In her well-researched exploration of the effects of the open office on workplace privacy and productivity (“The Open-Office Trap,” The New Yorker, January 7, 2014), Maria Konnikova points out that this type of space “was originally conceived by a team from Hamburg, Germany” in the 1960s.
The team she references was actually Europe’s leading space-planning company – the Quickborner Team – and I'm proud to say that my father was a member of it. I've talked with him about his experiences with Quickborner and I'd like to explain some of the fundamental ways in which their ‘open plan’ differed from the spaces to which we (at times, rather liberally) apply this term today (as I mentioned in a previous blog, Redefining the Open Plan, September 17, 2012).
If you've stayed overnight in a hospital, you can probably recall how noise affected your experience. Whatever the sources – chirping alarms, nurses going about their tasks, neighboring patients’ conversations, or the sounds of distress – you likely ran a gauntlet of side effects, ranging from mild irritation to sleep deprivation.
And then there were the effects that you perhaps weren't so acutely aware of: elevated blood pressure, quickened heart rate, increased metabolism, to name a few. Add the consequences of poor sleep to that mix – agitation, delirium, weakened immune system, and impeded ability to generate new cells – and you haven't exactly got the elixir of health.
In fact, medical researchers have concluded that the physiological and psychological fallout of noise exposure can slow our recovery rates, lengthening hospital stays when all we really want to do is get back to our lives...not to mention our own beds.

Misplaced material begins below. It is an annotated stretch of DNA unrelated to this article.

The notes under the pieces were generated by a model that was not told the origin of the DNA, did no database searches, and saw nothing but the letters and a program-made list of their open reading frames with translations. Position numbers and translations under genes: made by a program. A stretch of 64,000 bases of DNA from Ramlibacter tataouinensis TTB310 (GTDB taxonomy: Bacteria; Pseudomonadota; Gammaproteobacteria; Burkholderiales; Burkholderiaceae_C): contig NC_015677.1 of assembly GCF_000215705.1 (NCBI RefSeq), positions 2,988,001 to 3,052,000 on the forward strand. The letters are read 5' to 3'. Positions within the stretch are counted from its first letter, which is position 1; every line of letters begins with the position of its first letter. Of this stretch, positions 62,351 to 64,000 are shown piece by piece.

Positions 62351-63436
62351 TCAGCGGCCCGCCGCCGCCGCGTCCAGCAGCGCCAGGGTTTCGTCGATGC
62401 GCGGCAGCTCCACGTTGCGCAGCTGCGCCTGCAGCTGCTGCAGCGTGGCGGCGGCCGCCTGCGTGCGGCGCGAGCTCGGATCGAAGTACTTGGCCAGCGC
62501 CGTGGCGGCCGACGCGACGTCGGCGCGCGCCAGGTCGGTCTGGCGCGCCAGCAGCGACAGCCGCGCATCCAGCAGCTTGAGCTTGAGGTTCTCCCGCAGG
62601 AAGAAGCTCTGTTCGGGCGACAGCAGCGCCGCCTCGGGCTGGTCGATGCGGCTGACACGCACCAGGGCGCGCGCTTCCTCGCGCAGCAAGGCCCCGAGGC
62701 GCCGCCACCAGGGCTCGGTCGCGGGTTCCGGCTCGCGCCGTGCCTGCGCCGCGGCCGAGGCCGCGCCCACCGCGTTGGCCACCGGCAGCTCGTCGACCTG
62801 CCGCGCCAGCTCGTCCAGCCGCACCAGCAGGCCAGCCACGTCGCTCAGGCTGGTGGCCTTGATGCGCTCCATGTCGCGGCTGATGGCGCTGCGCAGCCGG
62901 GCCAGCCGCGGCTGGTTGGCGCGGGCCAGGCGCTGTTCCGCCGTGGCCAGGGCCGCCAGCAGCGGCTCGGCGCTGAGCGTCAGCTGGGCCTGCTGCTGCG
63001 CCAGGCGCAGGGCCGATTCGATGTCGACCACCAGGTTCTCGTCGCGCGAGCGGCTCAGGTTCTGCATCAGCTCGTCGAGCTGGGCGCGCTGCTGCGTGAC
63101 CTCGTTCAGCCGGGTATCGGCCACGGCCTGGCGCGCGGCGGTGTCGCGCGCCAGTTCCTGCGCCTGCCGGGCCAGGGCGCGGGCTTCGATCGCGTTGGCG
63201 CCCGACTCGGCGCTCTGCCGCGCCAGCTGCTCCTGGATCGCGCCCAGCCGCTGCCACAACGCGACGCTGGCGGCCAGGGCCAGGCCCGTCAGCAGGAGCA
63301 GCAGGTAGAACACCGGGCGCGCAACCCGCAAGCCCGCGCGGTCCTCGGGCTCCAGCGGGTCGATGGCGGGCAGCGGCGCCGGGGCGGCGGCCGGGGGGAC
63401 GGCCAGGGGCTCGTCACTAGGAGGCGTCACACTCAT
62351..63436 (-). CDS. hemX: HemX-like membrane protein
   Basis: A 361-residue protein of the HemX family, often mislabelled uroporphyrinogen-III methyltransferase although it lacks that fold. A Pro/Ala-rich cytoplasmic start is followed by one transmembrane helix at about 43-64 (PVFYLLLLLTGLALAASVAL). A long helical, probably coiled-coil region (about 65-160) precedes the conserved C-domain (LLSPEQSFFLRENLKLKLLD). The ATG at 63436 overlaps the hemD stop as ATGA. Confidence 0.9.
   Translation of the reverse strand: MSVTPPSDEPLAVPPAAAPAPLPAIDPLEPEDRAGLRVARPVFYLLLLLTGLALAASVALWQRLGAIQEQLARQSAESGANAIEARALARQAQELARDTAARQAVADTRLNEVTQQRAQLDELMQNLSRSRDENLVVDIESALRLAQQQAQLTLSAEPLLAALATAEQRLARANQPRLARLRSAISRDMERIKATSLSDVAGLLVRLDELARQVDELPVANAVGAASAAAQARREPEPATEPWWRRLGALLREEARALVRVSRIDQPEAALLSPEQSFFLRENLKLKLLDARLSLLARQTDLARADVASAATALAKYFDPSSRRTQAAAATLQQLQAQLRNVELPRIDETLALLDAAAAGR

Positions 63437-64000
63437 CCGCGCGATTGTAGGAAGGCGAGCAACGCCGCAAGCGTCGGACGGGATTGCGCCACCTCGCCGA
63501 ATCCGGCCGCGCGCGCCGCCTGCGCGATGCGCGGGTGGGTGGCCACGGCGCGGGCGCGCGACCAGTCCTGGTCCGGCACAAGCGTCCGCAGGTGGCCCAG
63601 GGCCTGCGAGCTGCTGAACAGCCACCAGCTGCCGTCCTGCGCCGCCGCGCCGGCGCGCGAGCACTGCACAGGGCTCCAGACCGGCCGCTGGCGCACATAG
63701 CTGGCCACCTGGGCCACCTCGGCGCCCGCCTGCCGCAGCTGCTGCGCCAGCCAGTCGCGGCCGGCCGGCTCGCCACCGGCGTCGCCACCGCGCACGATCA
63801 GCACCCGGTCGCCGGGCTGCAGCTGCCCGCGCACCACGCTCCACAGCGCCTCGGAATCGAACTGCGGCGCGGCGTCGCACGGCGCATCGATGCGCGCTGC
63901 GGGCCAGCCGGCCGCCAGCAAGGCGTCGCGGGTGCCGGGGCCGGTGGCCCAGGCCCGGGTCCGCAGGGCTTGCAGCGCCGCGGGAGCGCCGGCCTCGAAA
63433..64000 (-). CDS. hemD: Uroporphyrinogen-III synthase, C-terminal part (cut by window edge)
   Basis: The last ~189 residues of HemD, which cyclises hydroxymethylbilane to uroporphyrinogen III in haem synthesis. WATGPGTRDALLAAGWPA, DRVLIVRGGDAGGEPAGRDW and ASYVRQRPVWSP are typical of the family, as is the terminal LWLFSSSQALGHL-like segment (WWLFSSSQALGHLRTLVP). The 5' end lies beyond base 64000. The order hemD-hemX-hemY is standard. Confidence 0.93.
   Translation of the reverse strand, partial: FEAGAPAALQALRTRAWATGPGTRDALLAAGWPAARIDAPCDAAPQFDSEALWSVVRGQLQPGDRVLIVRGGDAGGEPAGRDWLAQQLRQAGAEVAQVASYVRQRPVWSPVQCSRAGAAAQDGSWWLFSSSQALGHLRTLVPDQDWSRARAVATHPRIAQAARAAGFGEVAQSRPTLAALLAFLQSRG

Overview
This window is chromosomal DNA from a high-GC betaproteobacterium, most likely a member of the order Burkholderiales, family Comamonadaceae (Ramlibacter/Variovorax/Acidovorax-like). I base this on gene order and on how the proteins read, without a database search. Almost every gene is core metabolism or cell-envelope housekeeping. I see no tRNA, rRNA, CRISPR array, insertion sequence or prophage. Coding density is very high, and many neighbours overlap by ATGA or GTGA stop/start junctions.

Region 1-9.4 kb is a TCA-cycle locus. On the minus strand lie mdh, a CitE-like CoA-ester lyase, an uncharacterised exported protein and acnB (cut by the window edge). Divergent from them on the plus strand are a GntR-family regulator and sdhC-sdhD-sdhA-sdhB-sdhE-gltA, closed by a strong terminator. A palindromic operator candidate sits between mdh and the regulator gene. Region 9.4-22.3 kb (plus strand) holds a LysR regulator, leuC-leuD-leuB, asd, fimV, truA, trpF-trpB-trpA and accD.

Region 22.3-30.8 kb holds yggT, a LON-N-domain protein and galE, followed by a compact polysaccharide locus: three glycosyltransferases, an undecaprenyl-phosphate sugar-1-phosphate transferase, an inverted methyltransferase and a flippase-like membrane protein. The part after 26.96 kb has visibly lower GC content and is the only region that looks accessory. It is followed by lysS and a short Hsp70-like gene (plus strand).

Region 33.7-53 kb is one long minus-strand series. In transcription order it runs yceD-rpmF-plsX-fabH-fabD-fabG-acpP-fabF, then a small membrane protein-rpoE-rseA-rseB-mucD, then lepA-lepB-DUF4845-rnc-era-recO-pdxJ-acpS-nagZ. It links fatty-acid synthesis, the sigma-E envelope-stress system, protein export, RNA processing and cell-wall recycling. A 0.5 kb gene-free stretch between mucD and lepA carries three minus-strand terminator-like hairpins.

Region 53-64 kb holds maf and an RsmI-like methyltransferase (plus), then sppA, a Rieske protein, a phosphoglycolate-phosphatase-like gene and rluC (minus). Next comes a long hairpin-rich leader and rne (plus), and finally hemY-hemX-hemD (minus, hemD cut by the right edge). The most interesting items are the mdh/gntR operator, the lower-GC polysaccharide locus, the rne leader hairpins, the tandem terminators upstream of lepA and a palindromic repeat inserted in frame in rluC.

I recently read a brief, but fascinating article in Wired called “Clever Landscaping That Bounces Plane Noise Back Into the Sky” (June 2014).
Airport noise is a global issue, but apparently it’s a particular problem around the Schiphol Airport in Amsterdam because it’s located in such a flat, open landscape, which allows noise to travel well into the surrounding area.
You don't want to leave the door wide open by writing “include sound masking system” (believe it or not, this still happens).
After all, you aren't purchasing this technology for the sheer pleasure of owning the equipment. You’re expecting it to improve speech privacy and control noise.
And, as promised, the continuation of last week's post...
6. Will the sound masking automatically adjust to noise levels?
When first introduced to sound masking, most people ask whether it will raise or lower in volume according to what’s happening in the space. After all, this feature’s been available with paging systems for years.